Car Break-Ins Around Campus Raise Concern Among Students

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Fia Cooper

“Unfortunately, sometimes crime does happen,” Vice Principal of Student Life Mr. Brian Devine said. “Our hope is that we can minimize that and reduce the impact of that.”

By Megan Snyder, La Salle Catholic Preparatory High School

Junior soccer player Clare Daudelin immediately noticed something wrong when walking through the La Salle parking lot after school this past fall. The right front passenger window of her car was shattered, with glass spread over the seats. Her bag of practice gear that she intended to use that day was nowhere to be found.

This break-in was not an isolated event, as there have been several other instances of theft on campus: one car was stolen, two catalytic converters were stolen, and at least five car break-ins have occurred this school year alone. 

Although this issue is not new to the school, the number of thefts and break-ins has appeared to increase this year, raising concern among students and staff.

“I’ve definitely seen an increase this year, and I think it definitely parallels an increase that we’re seeing around the city,” Vice Principal of Student Life Mr. Brian Devine said.

In response to this issue, Mr. Devine said he has been in contact with the Clackamas Sheriff’s office, who confirmed that there has been a rise in nonviolent crime in Milwaukie and in Clackamas County. 

“We want La Salle to still feel like a welcoming place for everyone and for it to be a place where people can easily access,” Mr. Devine said. “But at the same time we know that we need some more measures in place to protect some of the property that’s on campus.”

Some students commented on the lack of security coverage in the parking lots, expressing concern that there was a lack of accountability for those who commit crimes on campus. “I don’t think we should put gates on the parking lot because that seems a bit extreme, but just a camera or something because you could see where the person’s going, or keep an eye out for that person if they are around campus again … just [to have] some sort of resolution,” Daudelin said. 

In addition to the break-ins, junior Leo Sanchez’s entire car was stolen during the school day earlier this year. “I came out of school and my car was missing,” he said. 

Sanchez echoed Daudelin’s request for more cameras on campus because, to this day, he still doesn’t know who stole his car or where it ended up.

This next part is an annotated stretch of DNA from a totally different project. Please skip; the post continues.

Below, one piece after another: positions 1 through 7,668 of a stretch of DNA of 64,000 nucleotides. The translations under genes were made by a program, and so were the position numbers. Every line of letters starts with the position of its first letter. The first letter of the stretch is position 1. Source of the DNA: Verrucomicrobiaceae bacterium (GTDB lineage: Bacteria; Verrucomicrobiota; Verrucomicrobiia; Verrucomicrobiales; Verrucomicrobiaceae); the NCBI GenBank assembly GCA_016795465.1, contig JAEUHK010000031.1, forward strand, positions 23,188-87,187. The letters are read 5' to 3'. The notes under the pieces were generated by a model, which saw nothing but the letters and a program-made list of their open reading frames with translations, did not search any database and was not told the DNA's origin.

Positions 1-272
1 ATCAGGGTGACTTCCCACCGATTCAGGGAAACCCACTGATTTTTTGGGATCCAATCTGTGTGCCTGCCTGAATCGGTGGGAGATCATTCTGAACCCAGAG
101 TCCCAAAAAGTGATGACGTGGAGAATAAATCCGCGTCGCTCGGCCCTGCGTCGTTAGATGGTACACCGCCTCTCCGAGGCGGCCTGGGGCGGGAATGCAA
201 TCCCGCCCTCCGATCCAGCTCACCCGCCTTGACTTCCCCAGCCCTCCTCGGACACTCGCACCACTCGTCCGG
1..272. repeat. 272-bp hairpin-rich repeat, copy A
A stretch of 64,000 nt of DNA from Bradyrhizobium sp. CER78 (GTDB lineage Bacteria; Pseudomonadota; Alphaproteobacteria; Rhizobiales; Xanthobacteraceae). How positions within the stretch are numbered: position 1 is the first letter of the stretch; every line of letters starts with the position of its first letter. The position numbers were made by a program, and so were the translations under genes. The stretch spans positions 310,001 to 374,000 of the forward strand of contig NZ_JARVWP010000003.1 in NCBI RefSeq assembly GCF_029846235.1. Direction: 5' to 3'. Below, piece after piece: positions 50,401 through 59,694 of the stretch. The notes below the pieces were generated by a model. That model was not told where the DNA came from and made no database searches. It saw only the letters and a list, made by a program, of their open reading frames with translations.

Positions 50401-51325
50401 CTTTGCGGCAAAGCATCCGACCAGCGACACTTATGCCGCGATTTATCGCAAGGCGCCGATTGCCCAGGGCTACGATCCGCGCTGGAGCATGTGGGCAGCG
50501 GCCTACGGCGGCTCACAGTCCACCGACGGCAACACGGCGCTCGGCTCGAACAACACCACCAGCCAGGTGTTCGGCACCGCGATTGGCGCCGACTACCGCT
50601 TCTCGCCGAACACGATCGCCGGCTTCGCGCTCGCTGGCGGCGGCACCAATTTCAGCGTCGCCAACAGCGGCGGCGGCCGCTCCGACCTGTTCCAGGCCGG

Another student who recently experienced a break-in on campus is senior Owen Cote. “I went out to my car one day after school, and my glove box was open and my charging cord was gone and a pair of my headphones,” he said. 

Although she hasn’t experienced any theft on campus, junior Allison Weber is concerned about her belongings being stolen after hearing about the experiences of her peers.  “I am [concerned] knowing that there are people out there capable of breaking into our cars, especially since I know someone that it’s happened to,” she said. 

La Salle recently hosted a safety audit where members of the Clackamas County Sheriff’s office walked through the entire campus and gave feedback on where vulnerabilities exist, and advised on how to improve security internally and externally.

“We’re not a school in a bubble,” Mr. Devine said. “We’re a school that exists in a community, and there are some amazing things about the community that we exist in, and then there’s also some things that are hard.” 

The administration is considering hiring new staff who can patrol the parking lot during the school day and is working with a camera company to expand the school’s security camera capacity. 

There are security cameras at all entrances and exits, but they are mainly focused on internal security, and while cameras still exist in the parking lots, the technology is too outdated to be used today. “Because of the number of thefts we’ve had, we’re really looking to try to include parking lot cameras in our repertoire of safety and security measures,” Mr. Devine said. 

When a theft does occur, reporting it to the front office will allow the school to respond accordingly. “Our school will immediately work with the students and the family to notify the police to make a report,” Mr. Devine said. “If we see something happening in progress, we obviously will call 911 immediately, and the sheriff’s office is quick to respond.” 

The most prominent piece of advice shared by these students is to simply not leave any valuables in your car so that thieves aren’t able to identify visible property. They also encouraged students to make sure that they remember to keep their cars locked during the school day.

“Lock your car, and don’t leave anything valuable in it,” Cote said. “If you do have something valuable, make sure it’s in the trunk or somewhere out of sight from the windows.” 

This story was originally published on The La Salle Falconer on May 25, 2022.